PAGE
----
In 2007 Lizard Peninsula and Helston Friends of the Earth local group launched their own range of reusable tote shopping bags.
The bags first went on sale at a local farmers market, decorated with a logo designed by local schoolchildren – 'Ditch the plastic, Make Helston fantastic'.
But there was a problem.
"Although the bags were proving popular with women, we realised that men were less keen to carry them," says Yvonne Lewer from the group.
With uptake among Cornish men slow, the group called on the local newspaper, the West Briton. The paper sponsored the production of a new logo duffle bag. Long-term local group member and then MP for the area, Andrew George, modelled the new man bag.
The revamped man bags were a hit – sales have gone from strength to strength.
When the initial stock was exhausted, Lizard Peninsula Friends of the Earth ran a competition in a local college for 2 new designs. The new bags carried a message covering all of Cornwall.
Yvonne calculates that since 2007 sales have run into the thousands.
The group has also commissioned a plastic-free banner and now stocks reusable water bottles, bamboo cups, toothbrushes and cutlery, metal and paper drinking straws, coconut pot scourers and beeswax food wraps.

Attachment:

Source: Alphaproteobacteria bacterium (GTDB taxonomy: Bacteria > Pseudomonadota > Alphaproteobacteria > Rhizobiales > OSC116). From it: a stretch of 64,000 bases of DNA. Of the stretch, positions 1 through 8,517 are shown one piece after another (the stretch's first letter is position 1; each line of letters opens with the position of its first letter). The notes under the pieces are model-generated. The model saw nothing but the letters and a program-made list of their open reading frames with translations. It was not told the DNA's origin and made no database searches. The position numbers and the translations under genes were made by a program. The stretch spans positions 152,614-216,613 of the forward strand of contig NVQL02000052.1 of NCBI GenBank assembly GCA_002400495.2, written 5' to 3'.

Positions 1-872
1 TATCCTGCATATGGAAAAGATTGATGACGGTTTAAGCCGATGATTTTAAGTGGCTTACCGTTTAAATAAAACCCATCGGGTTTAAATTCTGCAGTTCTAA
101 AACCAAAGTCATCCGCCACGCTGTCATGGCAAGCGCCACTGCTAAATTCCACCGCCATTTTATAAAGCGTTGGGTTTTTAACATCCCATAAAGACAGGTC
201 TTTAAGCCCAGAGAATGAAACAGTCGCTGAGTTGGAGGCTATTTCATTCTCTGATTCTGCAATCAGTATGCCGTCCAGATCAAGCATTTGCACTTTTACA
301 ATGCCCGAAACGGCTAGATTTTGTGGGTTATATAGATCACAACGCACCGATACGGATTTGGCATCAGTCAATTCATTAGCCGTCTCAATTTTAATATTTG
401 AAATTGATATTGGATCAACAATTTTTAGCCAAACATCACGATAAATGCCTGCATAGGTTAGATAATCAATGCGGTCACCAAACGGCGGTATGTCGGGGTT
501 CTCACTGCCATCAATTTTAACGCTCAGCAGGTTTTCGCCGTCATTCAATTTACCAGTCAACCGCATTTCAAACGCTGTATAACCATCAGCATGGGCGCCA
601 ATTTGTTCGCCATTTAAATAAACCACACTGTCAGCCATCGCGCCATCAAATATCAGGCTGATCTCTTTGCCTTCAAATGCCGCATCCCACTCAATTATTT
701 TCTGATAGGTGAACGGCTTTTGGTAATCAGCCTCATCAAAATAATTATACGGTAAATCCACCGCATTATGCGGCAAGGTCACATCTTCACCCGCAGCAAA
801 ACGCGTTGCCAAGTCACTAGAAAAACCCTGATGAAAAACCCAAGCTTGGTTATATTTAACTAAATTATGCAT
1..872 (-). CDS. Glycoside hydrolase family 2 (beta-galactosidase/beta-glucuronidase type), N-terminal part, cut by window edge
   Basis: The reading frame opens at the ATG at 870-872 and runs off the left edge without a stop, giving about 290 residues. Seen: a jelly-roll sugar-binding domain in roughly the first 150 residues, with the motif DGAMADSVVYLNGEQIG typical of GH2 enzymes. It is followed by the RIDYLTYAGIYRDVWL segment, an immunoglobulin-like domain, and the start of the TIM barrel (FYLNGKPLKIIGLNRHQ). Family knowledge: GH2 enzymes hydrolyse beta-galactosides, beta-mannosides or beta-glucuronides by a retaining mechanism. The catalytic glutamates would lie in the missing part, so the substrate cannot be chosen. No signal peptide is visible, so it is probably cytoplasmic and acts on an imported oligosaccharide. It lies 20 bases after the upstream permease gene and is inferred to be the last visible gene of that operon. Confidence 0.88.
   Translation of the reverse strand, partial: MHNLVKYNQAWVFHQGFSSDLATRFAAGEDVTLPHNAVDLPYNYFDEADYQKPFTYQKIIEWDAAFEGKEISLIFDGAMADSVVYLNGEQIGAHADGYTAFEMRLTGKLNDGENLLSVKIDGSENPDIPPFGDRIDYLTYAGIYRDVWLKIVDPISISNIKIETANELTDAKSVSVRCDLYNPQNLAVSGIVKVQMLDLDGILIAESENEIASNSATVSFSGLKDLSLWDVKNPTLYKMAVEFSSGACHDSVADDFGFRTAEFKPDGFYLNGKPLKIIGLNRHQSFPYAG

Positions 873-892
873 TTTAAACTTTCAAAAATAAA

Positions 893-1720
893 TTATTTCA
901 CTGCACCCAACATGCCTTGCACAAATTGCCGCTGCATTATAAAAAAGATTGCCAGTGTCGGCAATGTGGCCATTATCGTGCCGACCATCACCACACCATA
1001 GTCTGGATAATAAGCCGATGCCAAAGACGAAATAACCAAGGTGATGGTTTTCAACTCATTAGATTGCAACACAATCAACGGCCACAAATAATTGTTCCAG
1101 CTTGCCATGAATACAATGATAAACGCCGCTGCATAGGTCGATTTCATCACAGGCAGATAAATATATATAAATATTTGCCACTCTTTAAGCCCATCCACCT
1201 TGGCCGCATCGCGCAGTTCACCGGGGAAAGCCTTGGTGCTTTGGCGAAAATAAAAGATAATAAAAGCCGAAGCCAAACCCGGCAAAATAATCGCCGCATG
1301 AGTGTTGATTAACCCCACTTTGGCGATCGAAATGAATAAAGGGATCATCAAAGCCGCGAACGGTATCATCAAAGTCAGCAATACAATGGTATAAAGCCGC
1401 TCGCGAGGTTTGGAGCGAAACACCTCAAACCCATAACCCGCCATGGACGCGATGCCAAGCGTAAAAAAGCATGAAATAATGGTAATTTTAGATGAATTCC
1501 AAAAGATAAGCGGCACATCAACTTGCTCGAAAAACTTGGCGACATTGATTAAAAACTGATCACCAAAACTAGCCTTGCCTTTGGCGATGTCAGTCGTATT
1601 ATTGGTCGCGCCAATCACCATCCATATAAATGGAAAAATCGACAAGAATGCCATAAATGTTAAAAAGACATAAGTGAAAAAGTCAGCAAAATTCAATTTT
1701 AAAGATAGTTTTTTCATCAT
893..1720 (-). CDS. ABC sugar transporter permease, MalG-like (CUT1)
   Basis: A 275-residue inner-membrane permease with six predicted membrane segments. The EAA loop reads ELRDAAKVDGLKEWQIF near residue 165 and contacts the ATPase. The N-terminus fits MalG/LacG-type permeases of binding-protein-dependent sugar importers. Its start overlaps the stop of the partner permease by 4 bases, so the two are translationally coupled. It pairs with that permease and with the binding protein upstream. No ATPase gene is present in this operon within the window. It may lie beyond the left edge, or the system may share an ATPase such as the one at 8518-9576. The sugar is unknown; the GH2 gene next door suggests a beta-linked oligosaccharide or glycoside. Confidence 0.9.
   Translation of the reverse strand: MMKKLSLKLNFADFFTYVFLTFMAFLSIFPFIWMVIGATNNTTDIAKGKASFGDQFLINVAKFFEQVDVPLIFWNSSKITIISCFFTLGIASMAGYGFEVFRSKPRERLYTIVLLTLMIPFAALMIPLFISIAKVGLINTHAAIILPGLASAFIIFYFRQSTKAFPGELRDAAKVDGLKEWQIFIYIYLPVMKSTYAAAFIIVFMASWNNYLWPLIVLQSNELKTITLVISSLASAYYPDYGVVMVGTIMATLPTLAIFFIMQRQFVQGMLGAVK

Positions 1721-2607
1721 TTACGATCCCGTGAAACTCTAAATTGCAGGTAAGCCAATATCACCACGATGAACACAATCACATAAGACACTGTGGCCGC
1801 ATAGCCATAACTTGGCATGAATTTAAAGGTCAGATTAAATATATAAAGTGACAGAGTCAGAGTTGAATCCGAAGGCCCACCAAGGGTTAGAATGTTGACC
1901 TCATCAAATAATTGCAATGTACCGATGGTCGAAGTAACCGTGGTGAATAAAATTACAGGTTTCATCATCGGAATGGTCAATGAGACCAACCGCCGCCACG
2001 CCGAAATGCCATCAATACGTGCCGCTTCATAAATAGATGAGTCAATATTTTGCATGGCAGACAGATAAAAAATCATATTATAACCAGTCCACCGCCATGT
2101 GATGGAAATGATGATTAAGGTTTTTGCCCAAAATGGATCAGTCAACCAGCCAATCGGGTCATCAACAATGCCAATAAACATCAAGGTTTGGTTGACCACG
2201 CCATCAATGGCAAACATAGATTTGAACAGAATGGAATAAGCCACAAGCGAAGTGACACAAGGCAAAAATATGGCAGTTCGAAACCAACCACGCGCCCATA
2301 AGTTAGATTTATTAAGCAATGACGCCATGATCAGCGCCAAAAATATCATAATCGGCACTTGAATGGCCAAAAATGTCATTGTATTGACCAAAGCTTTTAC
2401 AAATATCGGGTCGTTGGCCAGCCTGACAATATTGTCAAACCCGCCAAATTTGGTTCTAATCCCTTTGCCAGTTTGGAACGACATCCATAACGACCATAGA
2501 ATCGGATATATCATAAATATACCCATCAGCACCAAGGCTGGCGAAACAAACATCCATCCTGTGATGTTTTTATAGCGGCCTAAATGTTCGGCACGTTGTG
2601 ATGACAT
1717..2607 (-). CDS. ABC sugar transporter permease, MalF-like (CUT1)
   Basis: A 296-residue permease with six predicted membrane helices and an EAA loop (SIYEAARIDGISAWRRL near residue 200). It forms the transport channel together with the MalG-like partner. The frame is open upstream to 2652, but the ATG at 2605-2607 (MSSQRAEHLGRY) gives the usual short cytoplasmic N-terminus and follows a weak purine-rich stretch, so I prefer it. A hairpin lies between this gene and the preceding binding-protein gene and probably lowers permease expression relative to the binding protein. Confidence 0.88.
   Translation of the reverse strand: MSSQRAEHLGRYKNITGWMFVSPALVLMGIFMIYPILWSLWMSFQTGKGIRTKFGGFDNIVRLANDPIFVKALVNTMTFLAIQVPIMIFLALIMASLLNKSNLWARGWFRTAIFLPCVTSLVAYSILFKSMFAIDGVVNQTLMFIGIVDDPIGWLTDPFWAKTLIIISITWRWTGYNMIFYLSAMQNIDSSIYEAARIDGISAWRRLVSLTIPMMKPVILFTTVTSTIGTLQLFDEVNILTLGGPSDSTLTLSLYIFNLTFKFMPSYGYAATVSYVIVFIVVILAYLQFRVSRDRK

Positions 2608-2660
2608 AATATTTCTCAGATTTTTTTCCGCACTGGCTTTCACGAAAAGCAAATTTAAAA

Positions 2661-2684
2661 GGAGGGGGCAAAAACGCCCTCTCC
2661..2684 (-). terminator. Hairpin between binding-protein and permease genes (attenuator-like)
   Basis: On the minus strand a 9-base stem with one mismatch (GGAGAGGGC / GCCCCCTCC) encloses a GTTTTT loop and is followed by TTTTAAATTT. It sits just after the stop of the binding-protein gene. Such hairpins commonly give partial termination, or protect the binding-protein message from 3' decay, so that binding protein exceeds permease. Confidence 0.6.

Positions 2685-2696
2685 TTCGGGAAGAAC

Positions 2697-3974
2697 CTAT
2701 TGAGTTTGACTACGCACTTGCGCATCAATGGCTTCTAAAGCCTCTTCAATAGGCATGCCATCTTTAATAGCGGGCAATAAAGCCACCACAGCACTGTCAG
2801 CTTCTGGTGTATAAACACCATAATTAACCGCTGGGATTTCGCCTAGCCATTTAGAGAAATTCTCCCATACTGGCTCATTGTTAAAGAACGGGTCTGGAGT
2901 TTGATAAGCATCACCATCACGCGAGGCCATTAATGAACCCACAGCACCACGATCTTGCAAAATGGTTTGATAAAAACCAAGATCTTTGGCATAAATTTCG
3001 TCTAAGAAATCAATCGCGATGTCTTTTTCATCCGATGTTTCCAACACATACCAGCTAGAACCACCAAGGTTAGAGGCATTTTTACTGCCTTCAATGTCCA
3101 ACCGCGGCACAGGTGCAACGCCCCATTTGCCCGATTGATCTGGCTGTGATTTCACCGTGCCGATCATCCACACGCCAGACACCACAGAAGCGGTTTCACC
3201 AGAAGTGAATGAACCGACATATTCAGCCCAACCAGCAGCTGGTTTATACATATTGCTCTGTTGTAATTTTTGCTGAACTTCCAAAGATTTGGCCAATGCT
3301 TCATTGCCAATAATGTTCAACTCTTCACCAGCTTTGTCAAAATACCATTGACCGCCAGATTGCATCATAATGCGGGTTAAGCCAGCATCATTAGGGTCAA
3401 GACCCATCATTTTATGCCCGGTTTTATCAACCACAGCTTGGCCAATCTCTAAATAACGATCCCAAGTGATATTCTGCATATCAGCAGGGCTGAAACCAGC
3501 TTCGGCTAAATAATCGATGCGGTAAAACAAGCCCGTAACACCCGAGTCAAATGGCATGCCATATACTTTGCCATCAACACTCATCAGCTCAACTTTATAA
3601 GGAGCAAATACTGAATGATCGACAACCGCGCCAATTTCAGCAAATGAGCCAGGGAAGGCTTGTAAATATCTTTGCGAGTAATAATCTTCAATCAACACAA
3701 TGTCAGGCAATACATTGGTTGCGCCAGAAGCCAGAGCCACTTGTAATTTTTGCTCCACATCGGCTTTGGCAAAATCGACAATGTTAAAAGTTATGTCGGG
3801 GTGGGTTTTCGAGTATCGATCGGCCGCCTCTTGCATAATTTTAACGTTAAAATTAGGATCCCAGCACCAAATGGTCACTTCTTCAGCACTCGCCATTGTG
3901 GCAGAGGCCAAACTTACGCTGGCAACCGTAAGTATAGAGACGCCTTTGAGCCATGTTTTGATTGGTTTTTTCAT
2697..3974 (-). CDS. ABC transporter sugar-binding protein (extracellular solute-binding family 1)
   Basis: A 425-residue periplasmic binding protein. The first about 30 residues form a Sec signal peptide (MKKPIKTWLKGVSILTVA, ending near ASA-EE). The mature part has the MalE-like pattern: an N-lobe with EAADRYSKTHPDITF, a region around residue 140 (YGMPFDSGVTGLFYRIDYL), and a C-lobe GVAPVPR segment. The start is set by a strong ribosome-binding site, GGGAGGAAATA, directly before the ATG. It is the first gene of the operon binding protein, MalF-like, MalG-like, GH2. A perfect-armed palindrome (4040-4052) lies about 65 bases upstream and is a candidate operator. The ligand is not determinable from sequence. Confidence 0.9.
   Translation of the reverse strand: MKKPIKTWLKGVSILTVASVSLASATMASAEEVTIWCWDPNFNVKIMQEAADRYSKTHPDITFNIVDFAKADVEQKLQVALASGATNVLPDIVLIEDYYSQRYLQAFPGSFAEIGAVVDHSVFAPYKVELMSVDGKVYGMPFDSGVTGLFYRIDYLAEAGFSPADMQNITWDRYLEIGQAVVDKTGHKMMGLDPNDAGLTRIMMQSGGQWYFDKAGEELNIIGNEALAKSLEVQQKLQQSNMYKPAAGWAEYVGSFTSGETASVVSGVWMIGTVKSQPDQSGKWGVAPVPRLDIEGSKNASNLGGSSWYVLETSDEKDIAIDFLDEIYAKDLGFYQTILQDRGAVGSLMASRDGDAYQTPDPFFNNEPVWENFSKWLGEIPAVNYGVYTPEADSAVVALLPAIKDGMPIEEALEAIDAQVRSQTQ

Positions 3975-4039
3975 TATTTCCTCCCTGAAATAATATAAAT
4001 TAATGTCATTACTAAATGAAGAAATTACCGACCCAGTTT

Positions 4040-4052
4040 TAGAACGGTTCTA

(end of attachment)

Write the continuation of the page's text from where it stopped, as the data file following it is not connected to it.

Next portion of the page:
At 2 Christmas markets in 2017 they took more than £100 on each occasion. This was a small profit which they reinvested in new items for sale.
Saving the Cornish coast from plastic pollution
The Lizard Peninsula is famous as the site of many shipwrecks, and is the most southerly point on the British mainland. The sea is an ever-present feature. A combination of the mild maritime climate and complex and unique geology has produced an area with a distinctive character and wildlife.
It's a sense of that ecosystem's vulnerability that persuaded the local group – which currently has about 12 active members – to act.
"Our campaign goes back to 2007 when we watched a film about plastic pollution 'Message in the Waves' by Rebecca Hosking," says Yvonne, one of the founding members of the group 30 years ago.
"We see every day what goes into the sewage and ends up on our beaches. We have a real problem with microbeads at the moment," she says.
Our regular presence at farmers markets has proved an ideal vehicle not only for selling, but also for recruiting new members and promoting other causes such as bees and climate changeYvonne Lewer
Local groups supported by People's Postcode Lottery
Friends of the Earth has the biggest network of grassroots environmental activism groups in the UK. There are 157 local groups with an average of 42 volunteer members. The continuing vital work of this network of local groups has been made possible by the generous support of players of People's Postcode Lottery, who to date have raised have raised £4,924,309 for Friends of the Earth.
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